Surveys
The preclinic and the postclinic surveys were administered anonymously through an online survey tool. The surveys were not formally validated prior to administration because they were originally used as a process-improvement tool. They were, however, developed with the assistance of faculty with surveying and statistics experience. Statistical analysis was not performed because of the small sample size and the nonvalidated survey. Results did allow for comparative analysis rather than statistical analysis. 
Standard Operating Procedure
An OMT clinic standard operating procedure was developed by the residents and presented to the department chief and the residency director. The standard operating procedure outlined weekly clinics that would be staffed by rotating DO residents and a dedicated supervising attending DO. The standard operating procedure detailed the roles of the residency program director, medical director, staff OMT director, and resident OMT director. The residency program director appointed a staff OMT director and approved OMT electives and schedules. The medical director managed the budget and supplies and scheduled residents and staff in the OMT clinic. The staff OMT director guided the preceptor experience and provided oversight for the resident OMT director, who reviewed referrals and surveys, established OMT clinic process improvement, coordinated with the sports medicine rotation to enhance the MD observational status experience, and coordinated scheduling with the medical director.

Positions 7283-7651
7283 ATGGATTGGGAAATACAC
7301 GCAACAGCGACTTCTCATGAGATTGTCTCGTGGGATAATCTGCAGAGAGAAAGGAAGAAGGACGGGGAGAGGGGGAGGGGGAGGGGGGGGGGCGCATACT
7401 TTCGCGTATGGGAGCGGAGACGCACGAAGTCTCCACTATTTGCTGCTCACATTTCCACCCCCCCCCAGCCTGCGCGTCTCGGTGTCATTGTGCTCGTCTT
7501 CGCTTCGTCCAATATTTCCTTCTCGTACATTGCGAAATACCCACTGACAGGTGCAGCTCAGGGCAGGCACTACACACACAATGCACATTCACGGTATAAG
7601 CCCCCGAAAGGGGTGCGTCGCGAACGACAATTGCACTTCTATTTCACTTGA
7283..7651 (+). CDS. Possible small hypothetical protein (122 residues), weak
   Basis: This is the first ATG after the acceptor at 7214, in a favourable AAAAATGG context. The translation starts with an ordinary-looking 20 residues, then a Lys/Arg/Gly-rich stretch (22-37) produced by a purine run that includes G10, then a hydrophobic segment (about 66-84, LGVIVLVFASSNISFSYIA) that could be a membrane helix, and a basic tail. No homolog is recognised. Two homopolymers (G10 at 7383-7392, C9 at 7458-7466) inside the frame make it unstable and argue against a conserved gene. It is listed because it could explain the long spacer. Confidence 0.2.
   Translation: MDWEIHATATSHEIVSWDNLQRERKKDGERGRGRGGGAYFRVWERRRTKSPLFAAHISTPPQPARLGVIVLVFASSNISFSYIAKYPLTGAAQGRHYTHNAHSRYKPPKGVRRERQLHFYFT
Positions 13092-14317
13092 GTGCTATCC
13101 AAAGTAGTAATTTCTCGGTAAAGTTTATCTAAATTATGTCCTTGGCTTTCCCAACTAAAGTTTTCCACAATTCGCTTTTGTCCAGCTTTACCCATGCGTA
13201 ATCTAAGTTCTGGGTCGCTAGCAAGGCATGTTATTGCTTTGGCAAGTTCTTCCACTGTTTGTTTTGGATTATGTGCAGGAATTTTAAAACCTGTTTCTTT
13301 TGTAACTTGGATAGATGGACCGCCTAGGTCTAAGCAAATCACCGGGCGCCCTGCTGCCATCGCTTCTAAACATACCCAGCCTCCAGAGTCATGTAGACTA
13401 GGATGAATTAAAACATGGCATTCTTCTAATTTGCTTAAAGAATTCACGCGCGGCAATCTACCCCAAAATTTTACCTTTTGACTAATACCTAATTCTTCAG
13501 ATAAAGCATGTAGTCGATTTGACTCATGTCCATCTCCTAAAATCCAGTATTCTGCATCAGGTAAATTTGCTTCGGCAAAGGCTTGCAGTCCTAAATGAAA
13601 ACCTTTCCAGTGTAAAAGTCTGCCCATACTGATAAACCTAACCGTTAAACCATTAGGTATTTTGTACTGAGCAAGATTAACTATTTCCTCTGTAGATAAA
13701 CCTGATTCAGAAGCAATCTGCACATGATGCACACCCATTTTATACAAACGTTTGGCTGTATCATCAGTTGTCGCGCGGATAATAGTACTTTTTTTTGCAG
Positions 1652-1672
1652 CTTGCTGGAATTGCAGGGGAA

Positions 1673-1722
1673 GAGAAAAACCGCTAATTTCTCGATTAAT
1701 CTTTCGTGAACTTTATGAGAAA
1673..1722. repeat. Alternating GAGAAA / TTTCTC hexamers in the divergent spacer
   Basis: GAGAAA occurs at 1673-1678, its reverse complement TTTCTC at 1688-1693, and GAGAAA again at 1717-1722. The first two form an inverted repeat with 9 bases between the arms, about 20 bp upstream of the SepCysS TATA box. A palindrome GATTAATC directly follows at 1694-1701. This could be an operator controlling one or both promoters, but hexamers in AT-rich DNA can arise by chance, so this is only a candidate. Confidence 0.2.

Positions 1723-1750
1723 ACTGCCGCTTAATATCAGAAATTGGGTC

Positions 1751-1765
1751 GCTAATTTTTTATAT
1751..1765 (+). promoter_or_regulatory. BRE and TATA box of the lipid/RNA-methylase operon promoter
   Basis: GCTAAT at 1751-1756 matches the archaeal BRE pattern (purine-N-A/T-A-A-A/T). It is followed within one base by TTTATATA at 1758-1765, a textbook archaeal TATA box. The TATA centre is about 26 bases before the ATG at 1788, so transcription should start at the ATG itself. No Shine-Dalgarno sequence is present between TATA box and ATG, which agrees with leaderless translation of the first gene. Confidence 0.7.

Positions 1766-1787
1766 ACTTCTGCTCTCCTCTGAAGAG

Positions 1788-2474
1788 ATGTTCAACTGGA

Patient Encounters
The referral system consisted of consultations from resident physicians in the residency clinic, which comprised 40 primary care physicians and a clinic enrollment of approximately 14,000 patients. The consultations were reviewed by the resident OMT director and discussed as needed with the staff OMT director. Appropriate consultations were scheduled for the OMT clinic, and those that were not appropriate were discussed directly with the consulting resident or staff physician. 
Patients scheduled for the OMT clinic were given the following 40-minute appointments: an initial evaluation, 3 subsequent treatments, and a reevaluation visit. The OMT performed at each visit was at the discretion of the DO on the basis of the presenting complaint and somatic dysfunction findings. 
As part of the longitudinal experience and exposure, a monthly concurrent OMT skills workshop was implemented in the residency academic curriculum. Residents were selected on a rotating basis to present topics with the assistance of supervising faculty. Both DO and MD residents attended to improve skills, to gain an initial introduction, and to familiarize themselves with OMT. The long-term goal for the academic portion is progression toward a standardized curriculum. 
Results
Preclinic Survey
Nine DO residents completed the preclinic survey, but not every surveyed resident answered all questions. Five of 9 residents indicated that access to a DO faculty member was important, 4 of 8 indicated a lack of faculty support, 5 of 8 indicated that the time for OMT in the standard clinic visits was insufficient, 5 of 8 indicated that the promotion of OMT by the program was insufficient, and 5 of 8 indicated insufficient access to preceptors. Of 9 residents, 5 indicated that they were unable to maintain their OMT skills, whereas 7 of 8 residents indicated that an OMT clinic would lead to increased use of their skills. Seven of 8 residents reported dissatisfaction with the amount of osteopathic education in the residency curriculum.